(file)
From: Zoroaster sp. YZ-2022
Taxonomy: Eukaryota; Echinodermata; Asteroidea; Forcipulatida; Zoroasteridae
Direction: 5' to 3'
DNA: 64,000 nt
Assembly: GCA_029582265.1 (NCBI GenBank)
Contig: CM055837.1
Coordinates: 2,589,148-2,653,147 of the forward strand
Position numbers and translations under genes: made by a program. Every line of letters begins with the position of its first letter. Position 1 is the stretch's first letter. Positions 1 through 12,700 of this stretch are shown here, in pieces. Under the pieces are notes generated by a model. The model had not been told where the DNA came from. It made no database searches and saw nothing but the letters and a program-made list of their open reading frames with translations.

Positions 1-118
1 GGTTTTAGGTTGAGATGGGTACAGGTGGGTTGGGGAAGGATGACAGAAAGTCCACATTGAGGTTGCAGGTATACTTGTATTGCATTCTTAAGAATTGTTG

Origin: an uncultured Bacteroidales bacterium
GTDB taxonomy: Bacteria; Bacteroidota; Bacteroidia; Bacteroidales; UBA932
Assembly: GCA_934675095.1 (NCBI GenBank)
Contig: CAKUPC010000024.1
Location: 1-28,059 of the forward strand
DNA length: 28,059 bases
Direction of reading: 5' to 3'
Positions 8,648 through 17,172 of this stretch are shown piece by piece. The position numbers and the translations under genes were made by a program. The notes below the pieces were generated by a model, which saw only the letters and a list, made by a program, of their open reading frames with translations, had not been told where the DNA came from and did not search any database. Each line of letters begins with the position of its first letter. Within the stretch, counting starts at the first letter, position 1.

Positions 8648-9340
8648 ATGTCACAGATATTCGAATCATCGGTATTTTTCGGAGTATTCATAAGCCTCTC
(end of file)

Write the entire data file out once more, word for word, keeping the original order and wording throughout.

From: Zoroaster sp. YZ-2022
Taxonomy: Eukaryota; Echinodermata; Asteroidea; Forcipulatida; Zoroasteridae
Direction: 5' to 3'
DNA: 64,000 nt
Assembly: GCA_029582265.1 (NCBI GenBank)
Contig: CM055837.1
Coordinates: 2,589,148-2,653,147 of the forward strand
Position numbers and translations under genes: made by a program. Every line of letters begins with the position of its first letter. Position 1 is the stretch's first letter. Positions 1 through 12,700 of this stretch are shown here, in pieces. Under the pieces are notes generated by a model. The model had not been told where the DNA came from. It made no database searches and saw nothing but the letters and a program-made list of their open reading frames with translations.

Positions 1-118
1 GGTTTTAGGTTGAGATGGGTACAGGTGGGTTGGGGAAGGATGACAGAAAGTCCACATTGAGGTTGCAGGTATACTTGTATTGCATTCTTAAGAATTGTTG

Origin: an uncultured Bacteroidales bacterium
GTDB taxonomy: Bacteria; Bacteroidota; Bacteroidia; Bacteroidales; UBA932
Assembly: GCA_934675095.1 (NCBI GenBank)
Contig: CAKUPC010000024.1
Location: 1-28,059 of the forward strand
DNA length: 28,059 bases
Direction of reading: 5' to 3'
Positions 8,648 through 17,172 of this stretch are shown piece by piece. The position numbers and the translations under genes were made by a program. The notes below the pieces were generated by a model, which saw only the letters and a list, made by a program, of their open reading frames with translations, had not been told where the DNA came from and did not search any database. Each line of letters begins with the position of its first letter. Within the stretch, counting starts at the first letter, position 1.

Positions 8648-9340
8648 ATGTCACAGATATTCGAATCATCGGTATTTTTCGGAGTATTCATAAGCCTCTC